Preferred parking is also available for $15 for guests who current receive free parking, such as resort hotel guests or Annual Passholders.

Disney first began offering preferred parking at the Magic Kingdom in March of this year.

Walt Disney World Testing Premium Parking

It looks like guests might soon be able to pay a premium to park their car in special lots.

These parking spaces will be located at the front of the parking lot closest to the main entrances.  Disney will apparently be testing the premium parking soon. It is speculated that the cost to park in a premium lot will be $15, in addition to the existing $20 parking fee.

Although all parking lots are within walking distance to the main entrances, some can be a 15 minute walk, and many guests prefer to use the tram service. The new premium locations put the walking time within just a few minutes.

In the past Disney had offered premium parking for AAA members and Disney Dining Experience members. Both were eventually discontinued.

MagicBands to be Used in Place of Parking Permit for Resort Guests

Magic-Kingdom Parking Plaza

The traditional parking permits that have been issued for Walt Disney World Resort hotel guests for years are being discontinued.

Disney is beginning the roll-out today with guests staying at Disney’s Yacht and Beach Club Resort.  The parking permits will no longer be handed out at check-in, with guests now being asked to use their MagicBand for parking access.

At the theme parks, guests will present their MagicBand at the auto plaza booth to validate free parking permission. When returning to the resort hotel, guests can enter the dedicated guest lane and use the MagicBand for access through the barrier.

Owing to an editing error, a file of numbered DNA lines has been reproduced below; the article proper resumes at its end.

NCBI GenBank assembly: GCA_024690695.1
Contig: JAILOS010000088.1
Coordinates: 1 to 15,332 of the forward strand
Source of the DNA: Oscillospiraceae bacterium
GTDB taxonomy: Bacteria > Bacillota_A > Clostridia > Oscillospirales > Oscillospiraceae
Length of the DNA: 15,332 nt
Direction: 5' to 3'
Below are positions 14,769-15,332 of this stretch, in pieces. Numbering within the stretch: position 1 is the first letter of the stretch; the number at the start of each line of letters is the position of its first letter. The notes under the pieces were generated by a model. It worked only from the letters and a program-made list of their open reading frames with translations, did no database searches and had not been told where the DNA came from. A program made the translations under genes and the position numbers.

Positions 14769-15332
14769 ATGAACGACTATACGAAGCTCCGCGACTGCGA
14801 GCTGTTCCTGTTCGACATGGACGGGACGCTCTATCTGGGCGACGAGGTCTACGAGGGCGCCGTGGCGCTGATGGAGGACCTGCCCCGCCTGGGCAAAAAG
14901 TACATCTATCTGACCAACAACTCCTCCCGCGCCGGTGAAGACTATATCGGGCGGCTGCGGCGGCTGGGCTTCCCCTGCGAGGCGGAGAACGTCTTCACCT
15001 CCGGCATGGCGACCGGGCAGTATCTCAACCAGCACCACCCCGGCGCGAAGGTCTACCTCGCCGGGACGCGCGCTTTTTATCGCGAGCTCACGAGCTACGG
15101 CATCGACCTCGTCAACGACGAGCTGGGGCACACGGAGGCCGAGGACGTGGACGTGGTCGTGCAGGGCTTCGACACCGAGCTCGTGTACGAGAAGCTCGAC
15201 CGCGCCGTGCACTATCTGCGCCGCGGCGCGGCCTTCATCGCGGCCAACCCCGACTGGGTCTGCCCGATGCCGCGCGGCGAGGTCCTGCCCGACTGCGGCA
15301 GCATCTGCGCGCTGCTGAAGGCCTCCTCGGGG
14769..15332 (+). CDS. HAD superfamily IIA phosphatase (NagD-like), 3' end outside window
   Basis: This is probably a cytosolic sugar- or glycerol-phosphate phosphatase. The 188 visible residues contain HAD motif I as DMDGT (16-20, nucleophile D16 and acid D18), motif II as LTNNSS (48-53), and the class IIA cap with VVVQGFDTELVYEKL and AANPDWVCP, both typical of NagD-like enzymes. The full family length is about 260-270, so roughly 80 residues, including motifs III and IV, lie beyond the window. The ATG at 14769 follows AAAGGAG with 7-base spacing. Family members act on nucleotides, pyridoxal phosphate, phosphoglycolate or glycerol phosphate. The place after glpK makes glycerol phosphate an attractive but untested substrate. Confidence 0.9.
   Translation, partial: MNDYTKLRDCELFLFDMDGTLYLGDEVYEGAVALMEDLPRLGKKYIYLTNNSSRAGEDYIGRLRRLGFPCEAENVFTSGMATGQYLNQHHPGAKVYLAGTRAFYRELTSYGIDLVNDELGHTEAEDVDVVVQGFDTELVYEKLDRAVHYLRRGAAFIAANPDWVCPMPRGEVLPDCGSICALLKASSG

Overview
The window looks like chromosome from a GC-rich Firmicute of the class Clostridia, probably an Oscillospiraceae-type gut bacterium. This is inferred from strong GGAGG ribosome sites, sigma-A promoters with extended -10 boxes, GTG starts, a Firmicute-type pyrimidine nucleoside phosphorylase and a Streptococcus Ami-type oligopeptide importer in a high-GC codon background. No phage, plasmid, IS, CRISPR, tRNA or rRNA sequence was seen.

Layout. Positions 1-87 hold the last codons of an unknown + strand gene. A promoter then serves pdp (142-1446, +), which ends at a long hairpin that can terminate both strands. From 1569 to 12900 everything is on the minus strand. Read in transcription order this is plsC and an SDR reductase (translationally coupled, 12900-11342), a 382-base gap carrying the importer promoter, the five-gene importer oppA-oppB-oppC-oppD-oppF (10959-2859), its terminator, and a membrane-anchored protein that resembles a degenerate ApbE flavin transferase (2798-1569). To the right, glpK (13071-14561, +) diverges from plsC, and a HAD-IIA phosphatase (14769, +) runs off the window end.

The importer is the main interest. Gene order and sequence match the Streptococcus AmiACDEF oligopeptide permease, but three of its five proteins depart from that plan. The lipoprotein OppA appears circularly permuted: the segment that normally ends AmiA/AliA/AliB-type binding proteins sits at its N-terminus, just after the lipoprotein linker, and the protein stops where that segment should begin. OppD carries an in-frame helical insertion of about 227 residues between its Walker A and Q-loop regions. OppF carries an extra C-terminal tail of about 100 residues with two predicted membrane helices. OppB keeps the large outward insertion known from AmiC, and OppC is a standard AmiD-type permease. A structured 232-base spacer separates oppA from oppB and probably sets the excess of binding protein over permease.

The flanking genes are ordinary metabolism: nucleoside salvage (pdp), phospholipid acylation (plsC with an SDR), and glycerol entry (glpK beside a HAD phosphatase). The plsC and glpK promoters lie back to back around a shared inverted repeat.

Those guests that do not have a MagicBand can use their RFID Key to the World cards instead.

The change to a paperless parking system is especially important following the recent introduction of the direct to room capability that allows guests to bypass traditional check in.

Following the initial introduction of the new system at Yacht and Beach Club, expect the roll out to continue to the other resorts over the next few months.

Disney Springs Parking Garage Gets Opening Date

Disney Springs Concept Art

If you are planning of visiting Downtown Disney, or soon-to-be-called Disney Springs, it will get a little bit easier after November 20th.

The Orlando Sentinel reports that Disney’s new five-level parking garage near Downtown Disney will partially open November 20th with about 1,700 available parking spaces. For cast members, using the garage will come sooner as a trial run will be open for them on Sunday.

Walt Disney World Increases Parking and Valet Fees

Parking-Marker-Disney-World-Lot

As of March 30, 2014 the following new parking fees have been instituted:

  • Automobile, taxi, limo or motorcycle: $17
  • Camper, trailer or RV: $18
  • Bus or tractor trailer: $21

The last parking fee increase was in June of 2013, which saw a $1 increase for a car to $15. Offsite guests with single or multi-day tickets will mostly be impacted by the increase since guests staying at Walt Disney World resorts get complimentary parking and Annual Passholders also receive free parking as part of their pass benefits. Valet parking at Walt Disney World Resort hotels has increased from $15 to $20.  Self parking at resort hotels remains free.